It is currently Tue Jul 17, 2018 6:58 am

All times are UTC - 7 hours



Forum rules


Related:



Post new topic Reply to topic  [ 14 posts ] 
Author Message
PostPosted: Sat Dec 30, 2017 11:21 pm 
Offline

Joined: Sun Dec 18, 2016 1:11 pm
Posts: 23
I'm writing a software renderer to work veeeery similar (nearly the same) to the SNES ppu but slightly(?) simpler. Indexed color graphics, 8x8 tile-based, multiple modes etc. But I am wondering for the purposes of writing this SNES like renderer, how does it actually rotate tiles? Mine draws to the screen by basically looping through pixels and "copy-pasting" tiles onto the screen in a way, giving them their real pixel color from the palette as they are pasted.

It all happens in a little 8x8 area, per-tile. Which makes it really, really hard for me to figure out how the heck I am supposed rotate pixels, on a low level, with this sort of system?? I would have to increase area/size, which is kind of hard when I just loop through the pixels/bytes. I just have no idea where to start with it! Hopefully this info can also help when I add sprite rotation in a similar way, but the SNES doesn't have that...

Can I get a low-ish level overview of how it calculates/manipulates the rotated pixels of the tiles and then draws them? Not low level like "does this with that address, this register, check this bit..." but more like "does this with each of these pixels in this way and converts them to this format [etc...]"


Top
 Profile  
 
PostPosted: Sat Dec 30, 2017 11:37 pm 
Offline

Joined: Wed May 19, 2010 6:12 pm
Posts: 2712
It draws pixels from left to right, top to bottom.


Top
 Profile  
 
PostPosted: Sat Dec 30, 2017 11:37 pm 
Offline

Joined: Sun Apr 13, 2008 11:12 am
Posts: 7307
Location: Seattle
Mode 7:
Has a library of 256 tiles
Which are used to make a 1024x1024 pixel master tilemap.

At the beginning of each scanline,
it calculates a starting location and a rate to walk through the 1024x1024 pixel map per output pixel (in a calculus sense, dX/dx and dY/dx)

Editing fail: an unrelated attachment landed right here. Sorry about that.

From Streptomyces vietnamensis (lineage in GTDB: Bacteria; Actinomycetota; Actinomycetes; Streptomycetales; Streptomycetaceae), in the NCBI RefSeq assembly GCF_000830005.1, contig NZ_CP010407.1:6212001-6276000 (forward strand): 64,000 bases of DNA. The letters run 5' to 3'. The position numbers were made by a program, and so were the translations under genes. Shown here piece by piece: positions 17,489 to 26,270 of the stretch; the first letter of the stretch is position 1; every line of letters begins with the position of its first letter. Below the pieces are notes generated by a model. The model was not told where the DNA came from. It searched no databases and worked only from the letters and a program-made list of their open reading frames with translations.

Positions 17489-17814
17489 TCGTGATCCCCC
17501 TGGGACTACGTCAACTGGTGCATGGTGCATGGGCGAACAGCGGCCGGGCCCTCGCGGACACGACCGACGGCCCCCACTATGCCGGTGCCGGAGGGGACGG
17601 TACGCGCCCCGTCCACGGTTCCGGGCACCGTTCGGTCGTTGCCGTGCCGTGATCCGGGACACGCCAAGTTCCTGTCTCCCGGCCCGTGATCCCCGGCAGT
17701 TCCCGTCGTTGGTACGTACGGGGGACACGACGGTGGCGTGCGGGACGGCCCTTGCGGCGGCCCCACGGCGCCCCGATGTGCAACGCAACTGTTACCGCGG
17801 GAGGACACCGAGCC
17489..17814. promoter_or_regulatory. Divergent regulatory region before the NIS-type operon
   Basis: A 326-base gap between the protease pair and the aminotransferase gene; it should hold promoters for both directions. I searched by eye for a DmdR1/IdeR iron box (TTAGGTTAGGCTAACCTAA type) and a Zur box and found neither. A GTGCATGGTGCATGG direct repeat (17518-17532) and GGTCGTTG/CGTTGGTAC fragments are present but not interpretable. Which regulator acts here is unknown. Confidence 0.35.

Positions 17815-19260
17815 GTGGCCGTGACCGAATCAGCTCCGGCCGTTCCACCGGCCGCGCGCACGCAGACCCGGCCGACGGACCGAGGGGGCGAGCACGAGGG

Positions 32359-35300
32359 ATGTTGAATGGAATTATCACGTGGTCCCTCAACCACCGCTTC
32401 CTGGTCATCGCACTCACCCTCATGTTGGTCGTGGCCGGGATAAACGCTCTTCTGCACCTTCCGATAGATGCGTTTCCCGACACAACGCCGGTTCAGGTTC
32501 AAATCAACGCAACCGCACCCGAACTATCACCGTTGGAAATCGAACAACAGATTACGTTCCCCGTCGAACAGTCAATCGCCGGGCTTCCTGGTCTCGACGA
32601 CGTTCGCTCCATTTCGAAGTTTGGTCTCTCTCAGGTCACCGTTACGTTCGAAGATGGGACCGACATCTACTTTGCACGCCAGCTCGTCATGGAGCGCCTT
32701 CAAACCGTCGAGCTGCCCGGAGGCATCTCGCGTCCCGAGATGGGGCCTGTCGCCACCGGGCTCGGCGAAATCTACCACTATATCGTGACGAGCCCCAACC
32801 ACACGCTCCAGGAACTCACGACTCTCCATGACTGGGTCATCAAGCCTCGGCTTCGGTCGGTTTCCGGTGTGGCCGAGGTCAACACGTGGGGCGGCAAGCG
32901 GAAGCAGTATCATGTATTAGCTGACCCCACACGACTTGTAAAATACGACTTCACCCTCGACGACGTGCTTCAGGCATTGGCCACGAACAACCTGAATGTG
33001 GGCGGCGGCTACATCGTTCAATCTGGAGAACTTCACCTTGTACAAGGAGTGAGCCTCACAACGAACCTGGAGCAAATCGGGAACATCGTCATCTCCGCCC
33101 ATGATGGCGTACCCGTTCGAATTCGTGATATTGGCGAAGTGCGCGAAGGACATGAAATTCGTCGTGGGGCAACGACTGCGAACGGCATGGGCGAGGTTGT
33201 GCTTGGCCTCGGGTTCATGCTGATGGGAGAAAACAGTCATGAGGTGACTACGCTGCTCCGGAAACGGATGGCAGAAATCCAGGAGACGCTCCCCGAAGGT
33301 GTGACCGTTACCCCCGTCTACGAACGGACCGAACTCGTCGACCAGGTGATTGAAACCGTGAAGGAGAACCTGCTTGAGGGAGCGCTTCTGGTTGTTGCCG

So, e.g.
for scanline 0
it says "ok, we're starting at (currentX, currentY), and our rate of walking through the table is (deltaX, deltaY)"

Fetch the first pixel from currentX, currentY
Add deltaX and deltaY to currentX and currentY respectively (deltaX and deltaY can be smaller than 1.)
Repeat these two instructions 256 times

For scanline 1, it calculates a different currentX and currentY. If nothing has changed things, deltaX and deltaY are the same. (The SNES provides hardware that can change them. That's how 3D-ish modes work)


Top
 Profile  
 
PostPosted: Sun Dec 31, 2017 12:31 am 
Offline
User avatar

Joined: Wed Nov 10, 2004 6:47 pm
Posts: 1849
It does more or less the same thing as all 3D rendering systems: it has a transformation matrix.

The typical way to think of a transformation matrix is you have a vector which holds your X,Y position of a pixel. You multiply that vector by a matrix to get a new vector, which is the new position after transformation. Depending on the contents in the matrix, this can do rotation, flipping, moving, zooming, stretching, etc, etc. Any arbitrary transformation.

Mode 7 actually does that in reverse. Instead of taking a pixel position and translating it to find it's on-screen position, it takes an on-screen position and translates it to find what pixel should be drawn there.

The formula for this is in Anomie's wonderful "regs.txt" SNES reference doc:

Code:
        The matrix transformation formula is:

        [ X ]   [ A B ]   [ SX + M7HOFS - CX ]   [ CX ]
        [   ] = [     ] * [                  ] + [    ]
        [ Y ]   [ C D ]   [ SY + M7VOFS - CY ]   [ CY ]

        Note: SX/SY are screen coordinates. X/Y are coordinates in the playing
        field from which the pixel is taken. If $211a bit 7 is clear, the
        result is then restricted to 0<=X<=1023 and 0<=Y<=1023. If $211a bits 6
        and 7 are both set and X or Y is less than 0 or greater than 1023, use
        the low 3 bits of each to choose the pixel from character 0.
        The bit-accurate formula seems to be something along the lines of:
          #define CLIP(a) (((a)&0x2000)?((a)|~0x3ff):((a)&0x3ff))

          X[0,y] = ((A*CLIP(HOFS-CX))&~63)
                 + ((B*y)&~63) + ((B*CLIP(VOFS-CY))&~63)
                 + (CX<<8)
          Y[0,y] = ((C*CLIP(HOFS-CX))&~63)
                 + ((D*y)&~63) + ((D*CLIP(VOFS-CY))&~63)
                 + (CY<<8)

          X[x,y] = X[x-1,y] + A
          Y[x,y] = Y[x-1,y] + C

        (In all cases, X[] and Y[] are fixed point with 8 bits of fraction)


X, Y = The pixel from the 1024x1024 BG to draw